Do Grandparents Have Visitation Rights in Louisiana?

Learn about grandparents’ rights to court-ordered visitation with their grandchildren.

This article explains when and how grandparents in Louisiana can request court-ordered visitation with their grandchildren after divorce, separation, one parent’s death, or other life-altering changes.

When can I ask for Court-ordered Visitation With My Grandchildren?

In Louisiana, grandparents have a legal right to ask for reasonable visitation with their grandchildren after the parents divorce, physically separate for at least six months, or following one parent’s death. Only biological grandparents can exercise this right.

If your grandchild’s parents are still married—or in a relationship and living together—you may be able to request court-ordered time with the child as a non-parent relative if “extraordinary circumstances” exist, which could include:

  • one parent is imprisoned or declared legally incompetent
  • one or both parents are addicted to a dangerous controlled substance, or
  • the child is placed in foster care because of a parent’s abuse or neglect

Any non-parent related to a child by blood or marriage–including step-grandparents–can ask for court-ordered time based on one of these “extraordinary circumstances,” but only biological grandparents have a legal right to visitation with their grandchild after divorce, separation, or one parent’s death.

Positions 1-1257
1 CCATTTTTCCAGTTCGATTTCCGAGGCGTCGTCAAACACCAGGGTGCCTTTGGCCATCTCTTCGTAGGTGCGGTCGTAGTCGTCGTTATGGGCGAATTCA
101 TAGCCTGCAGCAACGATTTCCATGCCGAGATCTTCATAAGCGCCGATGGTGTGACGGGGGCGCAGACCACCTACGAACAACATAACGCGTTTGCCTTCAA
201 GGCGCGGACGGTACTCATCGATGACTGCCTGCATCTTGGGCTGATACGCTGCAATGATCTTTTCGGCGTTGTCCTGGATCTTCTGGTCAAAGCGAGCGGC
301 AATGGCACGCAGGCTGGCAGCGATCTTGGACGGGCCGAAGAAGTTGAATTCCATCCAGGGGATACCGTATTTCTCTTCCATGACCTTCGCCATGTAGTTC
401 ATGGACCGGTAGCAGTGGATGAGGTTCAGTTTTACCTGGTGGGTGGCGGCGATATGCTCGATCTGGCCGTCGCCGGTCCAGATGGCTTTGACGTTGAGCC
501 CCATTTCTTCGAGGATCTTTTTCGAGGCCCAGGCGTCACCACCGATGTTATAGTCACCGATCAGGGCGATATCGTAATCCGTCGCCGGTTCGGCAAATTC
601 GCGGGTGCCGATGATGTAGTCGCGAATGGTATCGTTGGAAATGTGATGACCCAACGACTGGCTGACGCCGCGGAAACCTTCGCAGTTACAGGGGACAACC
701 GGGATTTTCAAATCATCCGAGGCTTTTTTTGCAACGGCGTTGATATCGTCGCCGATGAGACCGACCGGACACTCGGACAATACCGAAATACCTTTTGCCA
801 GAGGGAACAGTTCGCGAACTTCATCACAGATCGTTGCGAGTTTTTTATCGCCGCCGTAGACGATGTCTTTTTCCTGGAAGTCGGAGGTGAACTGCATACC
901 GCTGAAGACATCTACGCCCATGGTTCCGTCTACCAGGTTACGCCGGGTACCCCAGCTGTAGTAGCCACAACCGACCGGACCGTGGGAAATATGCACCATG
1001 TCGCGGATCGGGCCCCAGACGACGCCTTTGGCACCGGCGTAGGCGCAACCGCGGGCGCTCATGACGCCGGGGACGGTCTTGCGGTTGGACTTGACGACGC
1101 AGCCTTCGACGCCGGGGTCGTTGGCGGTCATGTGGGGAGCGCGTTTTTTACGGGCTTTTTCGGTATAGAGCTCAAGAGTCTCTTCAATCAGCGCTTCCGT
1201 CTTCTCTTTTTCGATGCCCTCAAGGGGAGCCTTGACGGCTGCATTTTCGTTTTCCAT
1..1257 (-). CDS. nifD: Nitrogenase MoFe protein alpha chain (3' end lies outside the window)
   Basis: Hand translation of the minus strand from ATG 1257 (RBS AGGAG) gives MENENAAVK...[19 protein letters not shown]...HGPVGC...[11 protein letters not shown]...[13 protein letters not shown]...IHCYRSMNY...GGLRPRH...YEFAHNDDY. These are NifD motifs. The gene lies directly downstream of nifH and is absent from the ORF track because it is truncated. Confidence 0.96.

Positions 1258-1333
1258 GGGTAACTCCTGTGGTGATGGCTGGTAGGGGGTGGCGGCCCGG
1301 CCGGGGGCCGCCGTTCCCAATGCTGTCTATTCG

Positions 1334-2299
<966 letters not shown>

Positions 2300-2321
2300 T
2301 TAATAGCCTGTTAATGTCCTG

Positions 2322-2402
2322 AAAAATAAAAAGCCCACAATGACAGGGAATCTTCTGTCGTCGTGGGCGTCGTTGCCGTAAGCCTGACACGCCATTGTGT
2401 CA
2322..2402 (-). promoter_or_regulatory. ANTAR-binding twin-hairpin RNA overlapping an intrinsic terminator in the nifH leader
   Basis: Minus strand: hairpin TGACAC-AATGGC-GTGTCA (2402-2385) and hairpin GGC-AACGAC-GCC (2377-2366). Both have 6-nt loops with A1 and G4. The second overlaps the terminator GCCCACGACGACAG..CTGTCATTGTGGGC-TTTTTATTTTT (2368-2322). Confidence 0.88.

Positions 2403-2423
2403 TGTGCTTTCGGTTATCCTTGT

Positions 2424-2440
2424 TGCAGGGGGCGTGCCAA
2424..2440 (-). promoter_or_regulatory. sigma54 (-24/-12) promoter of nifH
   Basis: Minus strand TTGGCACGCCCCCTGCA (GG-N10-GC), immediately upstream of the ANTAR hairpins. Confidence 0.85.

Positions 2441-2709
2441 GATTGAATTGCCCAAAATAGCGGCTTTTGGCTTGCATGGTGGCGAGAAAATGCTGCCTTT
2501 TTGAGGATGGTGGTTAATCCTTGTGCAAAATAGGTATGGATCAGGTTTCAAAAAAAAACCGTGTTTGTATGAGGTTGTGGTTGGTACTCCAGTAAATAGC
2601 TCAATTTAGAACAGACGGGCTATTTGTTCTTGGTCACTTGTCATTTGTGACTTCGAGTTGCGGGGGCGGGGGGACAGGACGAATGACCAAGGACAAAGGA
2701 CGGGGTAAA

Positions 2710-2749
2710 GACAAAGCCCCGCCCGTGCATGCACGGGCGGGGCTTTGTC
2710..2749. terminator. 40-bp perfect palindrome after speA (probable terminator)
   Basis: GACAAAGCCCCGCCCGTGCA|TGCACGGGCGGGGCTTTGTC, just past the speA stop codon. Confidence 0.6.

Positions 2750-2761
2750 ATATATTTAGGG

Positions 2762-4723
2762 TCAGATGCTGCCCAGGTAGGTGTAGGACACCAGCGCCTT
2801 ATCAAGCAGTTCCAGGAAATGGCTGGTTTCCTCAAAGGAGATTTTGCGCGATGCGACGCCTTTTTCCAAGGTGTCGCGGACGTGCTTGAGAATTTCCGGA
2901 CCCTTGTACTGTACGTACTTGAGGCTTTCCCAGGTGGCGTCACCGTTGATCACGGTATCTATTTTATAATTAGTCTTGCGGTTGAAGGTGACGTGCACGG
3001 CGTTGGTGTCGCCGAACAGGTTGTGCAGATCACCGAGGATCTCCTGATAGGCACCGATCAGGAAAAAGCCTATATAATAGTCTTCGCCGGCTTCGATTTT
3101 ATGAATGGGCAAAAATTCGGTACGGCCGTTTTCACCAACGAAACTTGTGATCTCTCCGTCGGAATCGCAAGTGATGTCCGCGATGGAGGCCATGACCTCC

What Must I Prove in Court?

The grandparent or non-parent relative asking for visitation has the “burden of proof” (the duty to provide sufficient evidence) to show a legal right to court-ordered time and that the proposed visits are in the child’s best interests.

First, you must establish your relationship with the child and the legal grounds for your request—divorce, physical separation, one parent’s death, or other “extraordinary circumstances.” If your grandchild’s parents were married when the child was born, your biological relationship will be presumed automatically. If your grandchild was born out of wedlock, you must prove a biological connection through a blood test.

Next, you will need to show that spending time with you is in the child’s best interest, considering:

  • your past and current relationship with the child
  • your ability to guide and support the child in comparison with the child’s parents
  • the child’s wishes, if the child is mature enough to express a preference
  • your willingness to encourage a relationship between the child and the child’s parent(s), and
  • the mental and physical health of everyone involved, including the child, the parents, and anyone else that may have filed for visitation or custody.

Before making a decision, the judge must consider appointing an attorney for the child if:

  • there are allegations of child abuse or other sensitive issues in the case
  • an attorney could provide the court with information not otherwise available
  • the parents’ caretaking abilities are in question, or
  • the child’s interests are in conflict with the parents’ interests.

Judges give great weight to parents’ preferences regarding who gets to visit their children, unless the parents are deemed unfit for any of the following reasons: